Last week, President Obama exercised his pardon power to commute sentences for 42 nonviolent drug offenders, twelve of whom are from Florida. October first will reportedly be the last day in prison for 11 of the offenders, each of whom had been sentenced to at least 15 years in prison. Nine apparently had been sentenced to life in prison.
The recent round of commutations brings the number to a total of 348 individual who have benefited from commutation during President Obama’s time in office. The aim with the commutations has been to help bring relief to offenders who received sentences greater than warranted given their crimes. It is just one aspect of the Obama administration’s attempt to bring about criminal justice reform. Commentators say it is possible, even likely, that President Obama will announce additional commutation before leaving office.
The reforms President Obama has sought are largely targeted at lightening sentences for non-violent offenders and brining about more equity in sentencing for drug offenses. The harsh policies from the War on Drugs era did not always concern themselves with just and fair sentencing.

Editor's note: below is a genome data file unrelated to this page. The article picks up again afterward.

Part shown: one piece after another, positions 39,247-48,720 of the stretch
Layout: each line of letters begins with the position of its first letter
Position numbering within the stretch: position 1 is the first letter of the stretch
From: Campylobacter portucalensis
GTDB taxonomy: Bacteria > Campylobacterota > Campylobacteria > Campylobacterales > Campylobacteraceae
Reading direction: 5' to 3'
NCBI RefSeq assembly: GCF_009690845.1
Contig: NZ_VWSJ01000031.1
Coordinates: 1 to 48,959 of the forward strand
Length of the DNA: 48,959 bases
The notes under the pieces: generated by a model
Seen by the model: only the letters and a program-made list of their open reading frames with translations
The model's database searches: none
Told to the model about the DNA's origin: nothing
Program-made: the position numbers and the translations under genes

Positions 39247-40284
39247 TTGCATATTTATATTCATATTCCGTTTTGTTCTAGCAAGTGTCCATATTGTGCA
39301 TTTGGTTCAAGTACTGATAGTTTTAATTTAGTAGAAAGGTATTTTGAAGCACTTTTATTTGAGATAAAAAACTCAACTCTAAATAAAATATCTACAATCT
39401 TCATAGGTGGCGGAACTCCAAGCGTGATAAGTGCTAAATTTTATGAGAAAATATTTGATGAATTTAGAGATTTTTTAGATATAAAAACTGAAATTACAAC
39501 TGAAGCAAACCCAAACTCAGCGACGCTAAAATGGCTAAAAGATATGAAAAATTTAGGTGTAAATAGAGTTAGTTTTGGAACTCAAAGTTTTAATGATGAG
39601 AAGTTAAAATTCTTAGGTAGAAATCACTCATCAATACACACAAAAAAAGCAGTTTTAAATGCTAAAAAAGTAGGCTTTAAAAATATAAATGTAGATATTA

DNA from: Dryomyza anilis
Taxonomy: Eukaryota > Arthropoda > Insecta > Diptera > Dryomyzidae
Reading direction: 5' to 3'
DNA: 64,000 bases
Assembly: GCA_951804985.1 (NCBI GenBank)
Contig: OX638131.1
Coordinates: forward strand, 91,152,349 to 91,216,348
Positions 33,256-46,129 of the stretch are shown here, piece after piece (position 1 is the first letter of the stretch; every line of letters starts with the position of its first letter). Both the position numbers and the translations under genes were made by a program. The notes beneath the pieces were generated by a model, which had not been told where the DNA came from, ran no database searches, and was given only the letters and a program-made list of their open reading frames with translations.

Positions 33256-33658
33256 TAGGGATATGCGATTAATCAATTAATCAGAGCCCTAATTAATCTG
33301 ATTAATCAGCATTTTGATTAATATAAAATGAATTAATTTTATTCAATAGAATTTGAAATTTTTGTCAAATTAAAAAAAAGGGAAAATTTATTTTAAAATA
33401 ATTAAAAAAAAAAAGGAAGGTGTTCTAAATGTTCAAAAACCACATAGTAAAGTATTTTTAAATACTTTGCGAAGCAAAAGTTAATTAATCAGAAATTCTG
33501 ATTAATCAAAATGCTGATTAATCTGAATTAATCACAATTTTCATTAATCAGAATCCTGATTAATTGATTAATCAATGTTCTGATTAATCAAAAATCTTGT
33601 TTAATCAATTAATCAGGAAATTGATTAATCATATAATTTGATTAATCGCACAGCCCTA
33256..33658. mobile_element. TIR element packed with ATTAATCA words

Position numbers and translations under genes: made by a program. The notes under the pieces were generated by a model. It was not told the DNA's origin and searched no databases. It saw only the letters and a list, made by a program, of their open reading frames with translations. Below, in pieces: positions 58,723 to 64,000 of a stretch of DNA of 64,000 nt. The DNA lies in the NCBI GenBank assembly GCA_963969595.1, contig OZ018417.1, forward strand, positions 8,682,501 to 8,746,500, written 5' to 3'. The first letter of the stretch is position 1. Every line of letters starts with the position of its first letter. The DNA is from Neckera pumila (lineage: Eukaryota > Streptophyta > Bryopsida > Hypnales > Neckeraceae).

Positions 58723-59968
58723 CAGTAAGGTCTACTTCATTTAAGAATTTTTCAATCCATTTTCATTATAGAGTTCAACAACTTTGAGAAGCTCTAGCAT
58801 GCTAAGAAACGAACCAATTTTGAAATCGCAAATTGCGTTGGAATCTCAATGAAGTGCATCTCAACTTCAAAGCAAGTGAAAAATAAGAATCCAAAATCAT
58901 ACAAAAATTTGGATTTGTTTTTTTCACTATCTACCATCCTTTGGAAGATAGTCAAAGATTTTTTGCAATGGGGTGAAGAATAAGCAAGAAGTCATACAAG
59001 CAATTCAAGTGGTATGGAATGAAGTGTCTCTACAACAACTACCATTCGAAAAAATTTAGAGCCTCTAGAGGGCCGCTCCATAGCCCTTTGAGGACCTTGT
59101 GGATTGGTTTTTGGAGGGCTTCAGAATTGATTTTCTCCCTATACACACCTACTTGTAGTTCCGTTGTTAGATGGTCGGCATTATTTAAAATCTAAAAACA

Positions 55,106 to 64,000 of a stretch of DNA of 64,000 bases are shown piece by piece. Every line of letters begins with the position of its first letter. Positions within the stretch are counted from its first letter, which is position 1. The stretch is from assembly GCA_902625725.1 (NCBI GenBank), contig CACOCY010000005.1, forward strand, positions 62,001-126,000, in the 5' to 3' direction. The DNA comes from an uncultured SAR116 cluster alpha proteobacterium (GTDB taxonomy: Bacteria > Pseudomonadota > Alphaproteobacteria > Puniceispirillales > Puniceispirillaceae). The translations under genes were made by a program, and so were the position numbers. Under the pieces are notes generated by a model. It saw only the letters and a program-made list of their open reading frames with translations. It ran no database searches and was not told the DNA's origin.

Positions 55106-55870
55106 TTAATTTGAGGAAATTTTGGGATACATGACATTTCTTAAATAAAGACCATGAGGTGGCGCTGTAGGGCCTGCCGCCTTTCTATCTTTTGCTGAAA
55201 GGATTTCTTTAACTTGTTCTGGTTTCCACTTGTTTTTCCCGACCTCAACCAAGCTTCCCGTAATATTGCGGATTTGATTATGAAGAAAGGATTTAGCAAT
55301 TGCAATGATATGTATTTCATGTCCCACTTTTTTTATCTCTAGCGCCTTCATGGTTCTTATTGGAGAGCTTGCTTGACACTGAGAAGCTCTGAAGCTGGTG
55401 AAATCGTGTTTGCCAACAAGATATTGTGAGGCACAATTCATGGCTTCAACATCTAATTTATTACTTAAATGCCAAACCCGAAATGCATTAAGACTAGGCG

Sentencing, of course, is an area of criminal defense for which it is essential for a defendant to build a strong case. This is especially the case for federal offenses falling under the Federal Sentencing Guidelines. The guidelines are not mandatory, but judge do take them serious when considering an appropriate sentence. Defendants need to have zealous advocacy navigating the guidelines and the entire sentencing process to ensure the government doesn’t exert undue influence on the process.
We’ll say more about this topic in our next post.